• In still other embodiments, the matrix comprises a further catalyst species.
  • In some embodiments, the matrix further comprises a compound that is a chemiluminophore, a chemiluminophore precursor, an absorber, or an absorber precursor.
  • In still other embodiments, the matrix comprises solvent dyes and/or water-soluble dyes.
  • In certain embodiments, the matrix comprises fluorescein dilaurate. fluorescein, rhodamine, rhodamine B octadecyl ester, Oregon green, eosin, Texas red, BODIPY, AlexaFluor, Atto, cyanine, indocarbocyanine, oxacarbocyanine, thiacarbocyanine, merocyanine, dansyl, prodan, coumarin, pyridyloxazole, nitrobenzoxadiazole, benzoxadiazole, anthraquinone, cascade blue, Nile red, Nile blue, cresyl violet, proflavin, acridine orange, acridine yellow, auramine, crystal violet, malachite green, porphin, phthalocyanine, bilirubin, 9,10-diphenylanthracene, 1-chloro-9,10-diphenylanthracene, 9,10-bis(phenylethynyl)anthracene, 1-chloro-9,10-bis(phenylethynyl)anthracene, 2-chloro-9,10-bis(phenylethynyl)anthracene, 1,8-dichloro-9,10-bis(phenylethynyl)anthracene, rubrene, 2,4-di-tert-butylphenyl-1,4,5,8-tetracarboxynaphthalene diamie, 5,12-bis(phenylethynyl)naphthacene, violanthrone, 16,16-(1,2-ethylenedioxy)violanthrone, 16,17-dihexyloxyviolanthrone, 16,17-butyloxyviolanthrone, N,N′-bis(2,5-di-tert-butylphenyl)-3,4,9,10-perylenedicarboximide, 1-N,N′-dibutylaminoanthracene, 6-methylacridinium iodide, or luminol, or a derivative thereof.
  • In some embodiments, the molar ratio of the compound: transition-metal catalyst that is about 10:1 to about 1:1, about 10:1 to about 3:1, about 8:1 to about 3:1, or about 5:1 to about 3:1.
  • In still other embodiments, the matrix further comprises a second transition-metal catalyst.
  • In another aspect, the invention feature a composition comprising any of the nanoparticles described herein, wherein said composition has a size distribution of nanoparticles between about 10 nm and less than about 10 μm, between about 10 nm to about 1 μm, about 10 nm to about 1 μm, about 10 nm to about 500 nm, about 10 nm to about 300 nm, or about 50 nm to about 300 nm.
  • In some embodiments, the composition has a size distribution of nanoparticles between about 25 nm and about 250 nm, about 25 nm and about 200 nm, about 25 nm and about 175 nm, about 25 nm and about 100 nm, or about 50 nm and about 100 nm.
  • In other embodiments, the composition has a polydispersity index of below about 0.35, below about 0.25, or below about 0.15.
  • In another aspect, the present invention is a nanoparticle comprising
      • (a) a transition-metal catalyst; and
      • (b) one or more matrix-forming agents providing a dissociable matrix, wherein the transition-metal catalyst is embedded in the matrix;
      • wherein
      • said transition-metal catalyst of (a) is selected from:
  • Figure US20190091673A1-20190328-C00016
      • wherein
        • M is a metal selected from Fe, Mg, Cu, Mn, Pd, Pt, Ag, Ru, and Ce; and
          • RA4 is hydrogen, halogen, or —X4—Y4—Z4, wherein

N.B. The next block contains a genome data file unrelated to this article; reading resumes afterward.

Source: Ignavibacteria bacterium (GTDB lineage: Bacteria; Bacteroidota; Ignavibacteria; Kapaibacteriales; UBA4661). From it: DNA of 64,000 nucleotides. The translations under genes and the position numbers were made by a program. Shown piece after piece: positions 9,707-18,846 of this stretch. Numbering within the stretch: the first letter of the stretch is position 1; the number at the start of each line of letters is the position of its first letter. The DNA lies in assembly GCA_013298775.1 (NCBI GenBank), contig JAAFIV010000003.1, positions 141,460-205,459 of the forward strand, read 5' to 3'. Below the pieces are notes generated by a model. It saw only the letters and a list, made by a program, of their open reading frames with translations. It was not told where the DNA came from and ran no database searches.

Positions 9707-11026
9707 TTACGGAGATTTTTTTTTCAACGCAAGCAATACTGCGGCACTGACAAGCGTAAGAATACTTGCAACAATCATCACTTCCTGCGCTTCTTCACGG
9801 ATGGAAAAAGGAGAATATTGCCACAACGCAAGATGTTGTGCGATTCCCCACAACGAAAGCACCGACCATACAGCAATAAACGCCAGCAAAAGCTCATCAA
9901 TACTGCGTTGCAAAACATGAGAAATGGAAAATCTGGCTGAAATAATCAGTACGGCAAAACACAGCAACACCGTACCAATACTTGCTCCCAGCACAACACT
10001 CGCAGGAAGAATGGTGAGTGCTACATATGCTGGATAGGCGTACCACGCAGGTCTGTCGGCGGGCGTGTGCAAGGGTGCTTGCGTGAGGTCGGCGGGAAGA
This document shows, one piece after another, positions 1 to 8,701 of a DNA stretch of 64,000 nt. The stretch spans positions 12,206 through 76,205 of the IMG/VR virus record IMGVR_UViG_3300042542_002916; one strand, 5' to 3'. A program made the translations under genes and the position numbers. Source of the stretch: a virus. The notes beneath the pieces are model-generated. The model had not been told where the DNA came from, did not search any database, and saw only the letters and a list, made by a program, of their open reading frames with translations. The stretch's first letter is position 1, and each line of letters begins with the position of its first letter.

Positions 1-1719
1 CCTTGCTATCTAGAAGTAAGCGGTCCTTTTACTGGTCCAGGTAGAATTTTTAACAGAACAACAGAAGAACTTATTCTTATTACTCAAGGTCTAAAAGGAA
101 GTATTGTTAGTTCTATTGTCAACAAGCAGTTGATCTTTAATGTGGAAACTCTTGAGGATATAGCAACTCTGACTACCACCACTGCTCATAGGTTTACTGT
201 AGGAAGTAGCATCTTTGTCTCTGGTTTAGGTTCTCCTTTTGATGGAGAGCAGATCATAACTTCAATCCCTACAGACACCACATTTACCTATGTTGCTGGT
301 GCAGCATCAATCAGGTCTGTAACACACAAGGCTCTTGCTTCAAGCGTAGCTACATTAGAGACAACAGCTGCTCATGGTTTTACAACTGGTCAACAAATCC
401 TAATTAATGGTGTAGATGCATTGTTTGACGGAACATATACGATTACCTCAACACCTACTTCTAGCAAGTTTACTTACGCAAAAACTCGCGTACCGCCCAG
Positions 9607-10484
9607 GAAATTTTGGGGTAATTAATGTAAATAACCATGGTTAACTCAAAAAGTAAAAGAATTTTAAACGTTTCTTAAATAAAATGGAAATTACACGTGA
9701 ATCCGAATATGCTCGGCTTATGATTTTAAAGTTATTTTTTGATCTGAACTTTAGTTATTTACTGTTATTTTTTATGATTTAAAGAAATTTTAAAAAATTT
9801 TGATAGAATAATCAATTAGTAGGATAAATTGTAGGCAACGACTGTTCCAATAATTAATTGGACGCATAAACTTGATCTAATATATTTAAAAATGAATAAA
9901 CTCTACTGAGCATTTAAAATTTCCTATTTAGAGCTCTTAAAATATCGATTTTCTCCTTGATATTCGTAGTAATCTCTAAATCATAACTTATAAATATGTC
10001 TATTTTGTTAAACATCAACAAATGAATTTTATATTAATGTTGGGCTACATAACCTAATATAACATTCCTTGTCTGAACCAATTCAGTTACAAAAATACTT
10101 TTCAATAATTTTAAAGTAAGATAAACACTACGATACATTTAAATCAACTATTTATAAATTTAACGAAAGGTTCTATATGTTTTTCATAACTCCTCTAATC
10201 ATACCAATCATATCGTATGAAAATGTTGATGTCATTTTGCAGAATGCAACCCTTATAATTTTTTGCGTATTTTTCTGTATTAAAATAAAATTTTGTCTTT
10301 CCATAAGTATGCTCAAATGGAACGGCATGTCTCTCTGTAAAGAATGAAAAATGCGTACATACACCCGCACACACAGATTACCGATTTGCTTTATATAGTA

• X4 is —C(RX4)2—, —C(O)—, —C(O)O—, —C(O)NH—, —CRX4═CRX4—, —NRX4—, —NRX4C(O)—, —O—, or —OC(O)—, wherein RX4 is hydrogen or C1-6 alkyl;
            • Y4 is a covalent bond, a bivalent linker comprising two or more repeating units of ethylene glycol, or an optionally substituted, bivalent C1-20 saturated or unsaturated, straight or branched, hydrocarbon chain, wherein one, two, or three methylene units of Y4 are optionally and independently replaced by -Cy4-,
          • —NRY4—, —N(RY4)C(O)—, —C(O)N(RY4)—, —O—, —C(O)—, —OC(O)—, —C(O)O—, or —N═N—, wherein RY4 is hydrogen or C1-6 alkyl; and
            • each Cy4 is independently an optionally substituted bivalent ring selected from C6-10 arylene, a C3-10 cycloalkylene, a 3 to 7 membered heterocyclylene having 1-2 heteroatoms independently selected from nitrogen, oxygen, or sulfur, or a 5-6 membered heteroarylene having 1-3 heteroatoms independently selected from nitrogen, oxygen, or sulfur; and
        • Z4 is hydrogen or a functional group selected from an optionally substituted C2-8 unsaturated hydrocarbon chain, wherein one or two methylene units are optionally and independently replaced by C(O), trans-cyclooctenyl, thiolyl, and tetrazinyl; and
        • a suitable counter ion selected from H2O and halogen.
  • In embodiments, M is Fe (e.g., Fe(II) or Fe(III)).
  • In embodiments, RA4 is halogen (e.g., —F, —Cl, —Br, or —I).
  • In embodiments, RA4 is hydrogen.
  • In embodiments, RA4 is X4—Y4—Z4.
  • In one aspect, the invention features a polymer that includes a repeating unit including one or more signal-inducing agents (e.g., a repeating unit comprising a covalent attachment to any signal-inducing agent described herein).
  • In embodiments, a signal-inducing agent is releasable (e.g., a signal-inducing agent is released from a polymer via hydrolysis of one or more hydrolyzable groups in the polymer).
  • In embodiments, a polymer comprises multiple different signal-inducing agents.
  • In embodiments, a polymer comprises co-, alt-, branched-, or similar and/or hybrid structures.
  • In embodiments, a polymer includes a cleavable group that is within the backbone of the polymer.
  • In embodiments, a polymer includes a cleavable group that is pendant to the backbone of the polymer.